The problem with tuition cuts is not just that they're regrassive, as Stephen has explained, but that their effects are piddling in the real world. A five-percent cut will give the rich student a might or two at the bar, but won't come close to closing the four-figure gaps that would-be students from poor families face. Cutting tuition in Canada means one end of the income spectrum gets a break it doesn't need, while the other gets a break it can't use.

Tuition in B.C. nearly doubled between 2001-02 and 2004-05, but headcounts actually went up because schools added more capacity during those years. Headcounts have fallen by a few thousand since, but that may be due to a hotter job market; tuition has grown at CPI during that time. Where the B.C. government fell down was that it didn't offer more generous financial aid for students who needed it -- aid limits increased by only a few hundred a year for single students, and undergrad grants for less well-off students were eliminated. That's the other side of the argument for increasing tuition -- you increase help for those who need it.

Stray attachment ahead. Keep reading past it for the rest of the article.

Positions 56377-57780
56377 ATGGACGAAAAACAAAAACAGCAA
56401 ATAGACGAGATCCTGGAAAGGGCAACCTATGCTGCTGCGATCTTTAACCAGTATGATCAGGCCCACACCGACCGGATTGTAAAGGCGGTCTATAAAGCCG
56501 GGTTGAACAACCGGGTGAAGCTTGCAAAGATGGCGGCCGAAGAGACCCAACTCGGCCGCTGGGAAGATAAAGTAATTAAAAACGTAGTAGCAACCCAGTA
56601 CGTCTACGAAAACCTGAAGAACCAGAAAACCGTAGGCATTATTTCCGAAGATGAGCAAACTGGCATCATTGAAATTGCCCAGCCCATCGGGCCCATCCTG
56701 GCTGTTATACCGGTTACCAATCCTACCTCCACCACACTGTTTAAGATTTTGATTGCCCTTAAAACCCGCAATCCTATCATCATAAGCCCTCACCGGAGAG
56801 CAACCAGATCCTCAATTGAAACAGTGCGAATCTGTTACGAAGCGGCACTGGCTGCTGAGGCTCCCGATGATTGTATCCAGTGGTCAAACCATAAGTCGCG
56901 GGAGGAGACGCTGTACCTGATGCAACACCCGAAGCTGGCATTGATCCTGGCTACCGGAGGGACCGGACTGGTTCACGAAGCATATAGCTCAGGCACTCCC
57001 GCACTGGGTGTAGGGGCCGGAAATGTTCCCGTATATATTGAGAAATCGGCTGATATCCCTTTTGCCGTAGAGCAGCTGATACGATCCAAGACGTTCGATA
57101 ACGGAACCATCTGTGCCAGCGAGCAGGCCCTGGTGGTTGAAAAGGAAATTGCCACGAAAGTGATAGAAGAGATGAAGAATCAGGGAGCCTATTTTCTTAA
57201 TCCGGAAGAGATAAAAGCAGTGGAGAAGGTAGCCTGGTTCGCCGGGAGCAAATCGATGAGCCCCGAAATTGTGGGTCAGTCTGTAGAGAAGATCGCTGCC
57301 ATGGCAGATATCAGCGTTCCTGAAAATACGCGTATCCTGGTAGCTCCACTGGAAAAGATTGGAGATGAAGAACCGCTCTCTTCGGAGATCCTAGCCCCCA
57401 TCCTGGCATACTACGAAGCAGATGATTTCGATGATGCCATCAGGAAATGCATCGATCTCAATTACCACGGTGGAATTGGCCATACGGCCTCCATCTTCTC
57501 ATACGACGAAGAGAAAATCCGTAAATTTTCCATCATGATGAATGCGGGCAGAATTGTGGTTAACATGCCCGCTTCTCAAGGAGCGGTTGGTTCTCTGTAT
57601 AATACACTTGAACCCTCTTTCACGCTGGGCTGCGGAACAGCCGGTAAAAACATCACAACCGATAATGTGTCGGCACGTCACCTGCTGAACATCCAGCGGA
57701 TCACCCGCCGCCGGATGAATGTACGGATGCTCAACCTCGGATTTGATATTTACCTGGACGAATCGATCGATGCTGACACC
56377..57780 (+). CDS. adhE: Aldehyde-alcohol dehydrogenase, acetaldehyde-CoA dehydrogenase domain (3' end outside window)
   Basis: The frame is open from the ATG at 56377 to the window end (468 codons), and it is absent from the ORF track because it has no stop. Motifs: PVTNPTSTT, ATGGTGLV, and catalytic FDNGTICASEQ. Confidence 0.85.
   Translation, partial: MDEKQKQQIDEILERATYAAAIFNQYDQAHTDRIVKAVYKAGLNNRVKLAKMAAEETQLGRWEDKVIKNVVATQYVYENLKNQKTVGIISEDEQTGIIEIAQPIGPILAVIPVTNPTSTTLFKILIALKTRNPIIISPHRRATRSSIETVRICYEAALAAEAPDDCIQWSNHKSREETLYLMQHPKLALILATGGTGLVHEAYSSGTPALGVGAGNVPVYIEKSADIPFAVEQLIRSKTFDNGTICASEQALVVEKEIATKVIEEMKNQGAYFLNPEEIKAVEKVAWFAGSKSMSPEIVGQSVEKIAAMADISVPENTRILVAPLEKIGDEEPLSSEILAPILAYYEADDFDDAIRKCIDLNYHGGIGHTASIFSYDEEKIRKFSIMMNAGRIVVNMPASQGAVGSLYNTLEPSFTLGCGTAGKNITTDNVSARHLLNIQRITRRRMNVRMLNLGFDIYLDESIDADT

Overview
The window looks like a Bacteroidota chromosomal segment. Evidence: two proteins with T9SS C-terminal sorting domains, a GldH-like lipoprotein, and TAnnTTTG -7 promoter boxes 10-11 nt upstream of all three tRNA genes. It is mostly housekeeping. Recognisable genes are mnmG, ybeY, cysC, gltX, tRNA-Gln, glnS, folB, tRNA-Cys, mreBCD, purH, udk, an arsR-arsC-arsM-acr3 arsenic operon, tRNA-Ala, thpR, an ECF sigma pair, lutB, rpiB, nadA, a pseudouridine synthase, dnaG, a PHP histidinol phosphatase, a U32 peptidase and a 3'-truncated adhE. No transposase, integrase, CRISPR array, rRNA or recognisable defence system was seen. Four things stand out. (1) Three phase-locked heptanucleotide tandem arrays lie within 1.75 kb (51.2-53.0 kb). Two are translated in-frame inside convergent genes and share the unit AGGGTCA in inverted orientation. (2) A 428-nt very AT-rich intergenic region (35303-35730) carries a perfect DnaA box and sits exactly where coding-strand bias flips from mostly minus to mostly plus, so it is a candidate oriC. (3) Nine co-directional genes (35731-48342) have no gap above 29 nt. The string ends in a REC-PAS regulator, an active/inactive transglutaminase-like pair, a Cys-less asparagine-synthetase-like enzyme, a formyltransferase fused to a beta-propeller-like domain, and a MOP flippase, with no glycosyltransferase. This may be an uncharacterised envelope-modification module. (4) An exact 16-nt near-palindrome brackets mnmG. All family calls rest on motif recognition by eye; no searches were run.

I still think the system that Australia used (at least for a while) of a graduate tax is a good solution. Like Tom S. I'm wary of means tests (mainly because they tend to produce income brackets with perverse incentives) and fail to cover all individual circumstances (family black sheep for instance, or girls in some families). Surely the issue of progressivity (as you have argued elsewhere) is a question for the entire system, not just education.

Does it not make sense that where there is a bigger financial commitment, there will be a better chance of students actually delivering better performances?

Regards

Martin

GOOD DAY,
Please i wish to appply for the canadian free tuition in to the university but did not understand where actually, am from cameroon and will really love if you could help me with the link thaks for concern.
THANKS.

The comments to this entry are closed.

Search this site

  • Google

    WWW
    worthwhile.typepad.com
Blog powered by Typepad